The primary use of the LCM in math is in finding a common denominator of two fractions,
in order the add or subtract them. That's right, the common denominator of two fractions IS
the LCM of the two denominators.
This means if you knew the denominators of two fractions you are trying to add, the LCM of the
two denominators will be the common denominator. The lesson here will show you how to use the LCM in
Now you try. Try completing the "common denominator" line cd= to compute the common denominator from the LCM.
Type your code here:
See your results here:
This program will not run! First, choose num1, den1, and num2, den2 (the numerator and denominator of your two fractions).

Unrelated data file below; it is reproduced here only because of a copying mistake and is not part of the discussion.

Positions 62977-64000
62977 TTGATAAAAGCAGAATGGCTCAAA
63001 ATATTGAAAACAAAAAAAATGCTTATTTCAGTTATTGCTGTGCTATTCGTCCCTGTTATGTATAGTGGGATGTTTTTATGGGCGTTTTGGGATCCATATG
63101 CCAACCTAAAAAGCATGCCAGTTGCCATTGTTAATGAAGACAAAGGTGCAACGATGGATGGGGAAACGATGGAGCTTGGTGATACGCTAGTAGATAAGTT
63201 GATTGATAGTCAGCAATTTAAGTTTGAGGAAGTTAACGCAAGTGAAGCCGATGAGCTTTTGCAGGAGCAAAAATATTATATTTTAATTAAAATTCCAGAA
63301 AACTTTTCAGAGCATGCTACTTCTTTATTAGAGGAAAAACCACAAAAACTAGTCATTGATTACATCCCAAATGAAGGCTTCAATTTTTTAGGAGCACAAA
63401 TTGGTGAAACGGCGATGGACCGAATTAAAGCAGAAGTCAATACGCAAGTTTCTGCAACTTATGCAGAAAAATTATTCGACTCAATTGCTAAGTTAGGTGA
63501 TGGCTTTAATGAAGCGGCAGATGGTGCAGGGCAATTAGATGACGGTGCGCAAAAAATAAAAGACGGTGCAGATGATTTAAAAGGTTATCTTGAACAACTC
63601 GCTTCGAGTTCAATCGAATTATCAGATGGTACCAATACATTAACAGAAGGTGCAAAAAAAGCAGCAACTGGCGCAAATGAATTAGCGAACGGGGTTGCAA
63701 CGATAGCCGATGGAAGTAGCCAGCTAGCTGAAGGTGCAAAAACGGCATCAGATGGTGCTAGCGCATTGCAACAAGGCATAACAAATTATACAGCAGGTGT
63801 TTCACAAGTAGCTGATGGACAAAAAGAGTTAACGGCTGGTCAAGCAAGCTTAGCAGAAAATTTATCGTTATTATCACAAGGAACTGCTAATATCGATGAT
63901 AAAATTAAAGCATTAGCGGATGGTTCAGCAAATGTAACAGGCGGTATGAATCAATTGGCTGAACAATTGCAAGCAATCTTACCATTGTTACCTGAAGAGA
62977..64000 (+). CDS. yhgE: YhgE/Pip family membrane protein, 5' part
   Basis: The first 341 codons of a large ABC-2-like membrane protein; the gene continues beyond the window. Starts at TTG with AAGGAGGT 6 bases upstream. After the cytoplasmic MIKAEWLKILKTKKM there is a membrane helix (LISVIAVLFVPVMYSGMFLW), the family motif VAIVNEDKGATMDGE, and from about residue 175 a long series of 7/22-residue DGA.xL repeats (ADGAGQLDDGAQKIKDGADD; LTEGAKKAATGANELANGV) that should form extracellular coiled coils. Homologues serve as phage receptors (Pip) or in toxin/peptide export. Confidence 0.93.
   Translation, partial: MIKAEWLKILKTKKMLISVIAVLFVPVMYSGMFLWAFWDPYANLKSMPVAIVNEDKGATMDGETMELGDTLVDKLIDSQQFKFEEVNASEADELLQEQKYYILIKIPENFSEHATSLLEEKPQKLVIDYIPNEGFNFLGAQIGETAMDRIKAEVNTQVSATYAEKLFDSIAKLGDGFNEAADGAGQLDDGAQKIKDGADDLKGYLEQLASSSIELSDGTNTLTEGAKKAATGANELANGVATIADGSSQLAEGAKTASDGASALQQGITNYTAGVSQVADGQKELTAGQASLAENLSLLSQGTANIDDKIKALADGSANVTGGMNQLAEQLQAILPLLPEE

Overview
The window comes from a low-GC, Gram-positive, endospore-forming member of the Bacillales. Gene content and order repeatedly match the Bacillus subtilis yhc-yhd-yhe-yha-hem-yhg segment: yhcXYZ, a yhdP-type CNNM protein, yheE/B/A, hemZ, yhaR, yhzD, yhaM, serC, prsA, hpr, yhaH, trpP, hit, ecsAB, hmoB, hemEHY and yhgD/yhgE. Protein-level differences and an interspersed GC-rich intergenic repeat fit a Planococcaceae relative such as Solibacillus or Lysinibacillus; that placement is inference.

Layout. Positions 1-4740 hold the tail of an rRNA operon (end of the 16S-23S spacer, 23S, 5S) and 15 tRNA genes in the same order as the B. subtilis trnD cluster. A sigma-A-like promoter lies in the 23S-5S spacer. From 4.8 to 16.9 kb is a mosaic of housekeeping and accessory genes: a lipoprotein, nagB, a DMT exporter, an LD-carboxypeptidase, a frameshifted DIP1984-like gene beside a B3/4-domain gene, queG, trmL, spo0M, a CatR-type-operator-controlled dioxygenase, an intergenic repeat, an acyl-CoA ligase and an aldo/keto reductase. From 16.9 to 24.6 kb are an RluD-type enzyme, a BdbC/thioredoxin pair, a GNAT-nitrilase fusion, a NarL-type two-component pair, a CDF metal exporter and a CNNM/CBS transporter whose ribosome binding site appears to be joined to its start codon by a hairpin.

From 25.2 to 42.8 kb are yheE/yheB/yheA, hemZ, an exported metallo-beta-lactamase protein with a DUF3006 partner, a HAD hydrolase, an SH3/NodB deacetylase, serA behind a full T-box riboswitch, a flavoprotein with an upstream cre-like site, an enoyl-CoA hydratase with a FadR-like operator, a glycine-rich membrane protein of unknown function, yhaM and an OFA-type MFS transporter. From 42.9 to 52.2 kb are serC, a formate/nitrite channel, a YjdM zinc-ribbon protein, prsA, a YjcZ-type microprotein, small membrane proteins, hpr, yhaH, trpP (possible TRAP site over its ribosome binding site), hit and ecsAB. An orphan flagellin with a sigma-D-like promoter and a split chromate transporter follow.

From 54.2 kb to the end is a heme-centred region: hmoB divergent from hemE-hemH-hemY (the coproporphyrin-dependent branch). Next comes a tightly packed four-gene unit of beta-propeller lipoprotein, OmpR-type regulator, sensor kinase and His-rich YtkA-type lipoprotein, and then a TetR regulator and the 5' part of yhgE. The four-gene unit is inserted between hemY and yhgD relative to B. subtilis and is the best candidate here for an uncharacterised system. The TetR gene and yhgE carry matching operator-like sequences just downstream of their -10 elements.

Try 8/21 and 5/6 to start (or num1=8, den1=21, num2=5, den2=6). Next, finish the cd= line to compute the common denominator using the discussion above.
Show a friend, family member, or teacher what you've done!
Here is a share link to your code:
Does your code work? Want to run it on your iPhone?
Here's your code:
Use [Control]-[C] (Windows) or [⌘]-[C] (MacOS) to copy your code.
Paste it using [Control]-[V] (Windows) or [⌘]-[V] (MacOS) into
Then click the "Use on iPhone" button that you'll see.